Germs, Genes, & Civilization: How Epidemics Shaped Who We Are Today

  • by David P. Clark
  • Narrated by Summer McStravick
  • 8 hrs and 11 mins
  • Unabridged Audiobook

Publisher's Summary

The stunning, hidden interconnections between microbes and humanity.
AD 452: Attila the Hun stands ready to sack Rome. No one can stop him - but he walks away. A miracle? No... dysentery. Microbes saved the Roman Empire. Nearly a millennium later, the microbes of the Black Death ended the Middle Ages, making possible the Renaissance, Western democracy, and the scientific revolution. Soon after, microbes ravaged the Americas, paving the way for their European conquest.
Again and again, microbes have shaped our health, our genetics, our history, our culture, our politics, even our religion and ethics. This book reveals much that scientists and cultural historians have learned about the pervasive interconnections between infectious microbes and humans. It also considers what our ongoing fundamental relationship with infectious microbes might mean for the future of the human species.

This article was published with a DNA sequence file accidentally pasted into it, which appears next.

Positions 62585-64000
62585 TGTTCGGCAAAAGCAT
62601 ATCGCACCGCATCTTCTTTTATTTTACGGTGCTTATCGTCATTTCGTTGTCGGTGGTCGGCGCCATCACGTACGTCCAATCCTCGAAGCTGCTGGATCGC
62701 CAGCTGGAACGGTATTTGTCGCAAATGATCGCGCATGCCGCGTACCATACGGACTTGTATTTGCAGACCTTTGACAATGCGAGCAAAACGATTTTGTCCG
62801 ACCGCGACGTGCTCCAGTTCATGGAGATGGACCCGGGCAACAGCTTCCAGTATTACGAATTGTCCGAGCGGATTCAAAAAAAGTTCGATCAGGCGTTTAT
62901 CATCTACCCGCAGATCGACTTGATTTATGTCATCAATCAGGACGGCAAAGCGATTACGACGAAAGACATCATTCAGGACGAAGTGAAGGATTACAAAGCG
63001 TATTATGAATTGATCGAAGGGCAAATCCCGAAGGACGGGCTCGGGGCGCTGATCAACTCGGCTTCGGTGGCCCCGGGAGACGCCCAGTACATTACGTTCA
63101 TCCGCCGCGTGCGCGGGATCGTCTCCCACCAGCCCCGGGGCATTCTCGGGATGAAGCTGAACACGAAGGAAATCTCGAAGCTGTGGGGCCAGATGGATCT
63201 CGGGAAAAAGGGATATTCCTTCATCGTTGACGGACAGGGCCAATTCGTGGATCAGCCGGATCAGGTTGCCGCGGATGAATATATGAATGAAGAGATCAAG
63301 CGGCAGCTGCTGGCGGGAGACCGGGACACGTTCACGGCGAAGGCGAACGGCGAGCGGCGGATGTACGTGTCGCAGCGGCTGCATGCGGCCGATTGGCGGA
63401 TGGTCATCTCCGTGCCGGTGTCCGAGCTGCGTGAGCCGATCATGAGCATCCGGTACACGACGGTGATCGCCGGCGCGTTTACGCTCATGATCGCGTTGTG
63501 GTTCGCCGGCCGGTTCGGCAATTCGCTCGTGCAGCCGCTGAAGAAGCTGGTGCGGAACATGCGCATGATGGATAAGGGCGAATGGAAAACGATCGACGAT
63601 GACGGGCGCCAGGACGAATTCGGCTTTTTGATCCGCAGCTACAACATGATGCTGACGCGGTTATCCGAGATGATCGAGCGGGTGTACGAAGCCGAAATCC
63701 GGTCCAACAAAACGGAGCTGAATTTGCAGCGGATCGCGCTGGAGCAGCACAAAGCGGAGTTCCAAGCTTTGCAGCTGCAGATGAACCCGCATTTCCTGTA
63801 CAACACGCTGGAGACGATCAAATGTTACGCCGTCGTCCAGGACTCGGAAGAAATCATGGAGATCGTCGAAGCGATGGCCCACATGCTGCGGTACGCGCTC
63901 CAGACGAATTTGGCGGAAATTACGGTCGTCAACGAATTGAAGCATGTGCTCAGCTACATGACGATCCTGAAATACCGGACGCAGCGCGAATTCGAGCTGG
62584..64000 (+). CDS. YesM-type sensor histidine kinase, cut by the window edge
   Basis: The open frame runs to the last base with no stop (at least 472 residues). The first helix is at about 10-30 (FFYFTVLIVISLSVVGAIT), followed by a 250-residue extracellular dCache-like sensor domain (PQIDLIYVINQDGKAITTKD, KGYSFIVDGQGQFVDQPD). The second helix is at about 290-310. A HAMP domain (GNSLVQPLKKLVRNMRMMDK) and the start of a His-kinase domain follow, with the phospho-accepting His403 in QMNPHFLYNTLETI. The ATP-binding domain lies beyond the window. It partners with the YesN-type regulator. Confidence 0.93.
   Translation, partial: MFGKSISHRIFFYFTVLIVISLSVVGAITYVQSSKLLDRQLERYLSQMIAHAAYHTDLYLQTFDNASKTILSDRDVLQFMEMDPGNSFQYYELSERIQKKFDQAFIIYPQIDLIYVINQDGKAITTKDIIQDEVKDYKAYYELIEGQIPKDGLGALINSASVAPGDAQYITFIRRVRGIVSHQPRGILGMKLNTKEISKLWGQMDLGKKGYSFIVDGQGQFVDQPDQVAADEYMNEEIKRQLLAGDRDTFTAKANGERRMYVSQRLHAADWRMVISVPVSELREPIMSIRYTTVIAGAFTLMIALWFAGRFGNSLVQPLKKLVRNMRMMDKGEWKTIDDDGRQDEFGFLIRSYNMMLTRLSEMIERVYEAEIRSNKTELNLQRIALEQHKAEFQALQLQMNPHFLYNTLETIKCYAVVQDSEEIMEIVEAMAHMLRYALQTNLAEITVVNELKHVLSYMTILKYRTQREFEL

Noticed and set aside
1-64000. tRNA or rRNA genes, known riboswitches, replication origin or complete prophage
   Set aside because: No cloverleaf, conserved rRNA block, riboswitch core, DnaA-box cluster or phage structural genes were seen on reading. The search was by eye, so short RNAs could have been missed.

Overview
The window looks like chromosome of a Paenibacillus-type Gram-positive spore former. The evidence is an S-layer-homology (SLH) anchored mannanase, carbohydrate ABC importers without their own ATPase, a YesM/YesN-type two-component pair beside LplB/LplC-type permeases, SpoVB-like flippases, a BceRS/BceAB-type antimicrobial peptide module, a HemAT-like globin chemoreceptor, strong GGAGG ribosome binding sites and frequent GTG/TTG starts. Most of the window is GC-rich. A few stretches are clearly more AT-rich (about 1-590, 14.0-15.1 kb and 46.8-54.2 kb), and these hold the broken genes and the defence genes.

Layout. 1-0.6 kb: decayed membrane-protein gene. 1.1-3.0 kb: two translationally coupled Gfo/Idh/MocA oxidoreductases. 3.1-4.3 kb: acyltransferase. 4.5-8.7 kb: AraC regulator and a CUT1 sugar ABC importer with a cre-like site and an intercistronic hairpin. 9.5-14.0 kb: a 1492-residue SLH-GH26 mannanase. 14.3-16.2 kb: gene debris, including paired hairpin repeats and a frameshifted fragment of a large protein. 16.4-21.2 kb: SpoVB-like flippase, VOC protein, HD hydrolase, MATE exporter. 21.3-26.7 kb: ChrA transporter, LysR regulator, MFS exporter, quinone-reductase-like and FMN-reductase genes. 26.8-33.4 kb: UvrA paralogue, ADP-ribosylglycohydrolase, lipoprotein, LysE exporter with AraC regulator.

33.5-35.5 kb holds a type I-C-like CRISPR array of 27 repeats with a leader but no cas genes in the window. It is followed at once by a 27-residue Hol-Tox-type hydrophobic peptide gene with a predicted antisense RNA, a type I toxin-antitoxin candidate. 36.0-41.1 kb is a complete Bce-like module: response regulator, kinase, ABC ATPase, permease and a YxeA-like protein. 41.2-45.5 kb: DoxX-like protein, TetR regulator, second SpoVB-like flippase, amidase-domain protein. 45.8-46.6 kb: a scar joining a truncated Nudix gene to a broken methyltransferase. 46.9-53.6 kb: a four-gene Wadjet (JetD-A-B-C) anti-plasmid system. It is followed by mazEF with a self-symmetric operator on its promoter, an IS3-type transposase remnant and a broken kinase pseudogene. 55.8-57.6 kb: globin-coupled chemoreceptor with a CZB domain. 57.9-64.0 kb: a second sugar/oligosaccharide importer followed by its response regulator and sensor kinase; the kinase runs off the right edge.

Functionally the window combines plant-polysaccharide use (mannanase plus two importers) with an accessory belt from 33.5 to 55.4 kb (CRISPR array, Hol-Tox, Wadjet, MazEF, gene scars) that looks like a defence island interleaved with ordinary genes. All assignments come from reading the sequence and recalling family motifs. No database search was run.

What the Critics Say

"With wit and humor, the author turns death, an ever-heavy topic, into an engrossing exploration of the course of mankind." (Publishers Weekly)


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Customer Reviews

Most Helpful

Amazing Introduction!

This book is an excellent introduction regarding genetics and DNA. It is fairly long, approximately 7 hours or so, and at times can be a little dry. Overall though I have not seen any works that do a better job at introducing the basic principles of genetics and applying real life examples. To date I have listened to it twice and will likely listen to it more down the road.
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- Tyler

Thouroughly enjoyable

Would you recommend this audiobook to a friend? If so, why?

Highly recommended, a clear eyed view of historical events highlighting the role of infections in shaping them. Spanning from early history to recent events.

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- Riz

Book Details

  • Release Date: 12-09-2011
  • Publisher: Pearson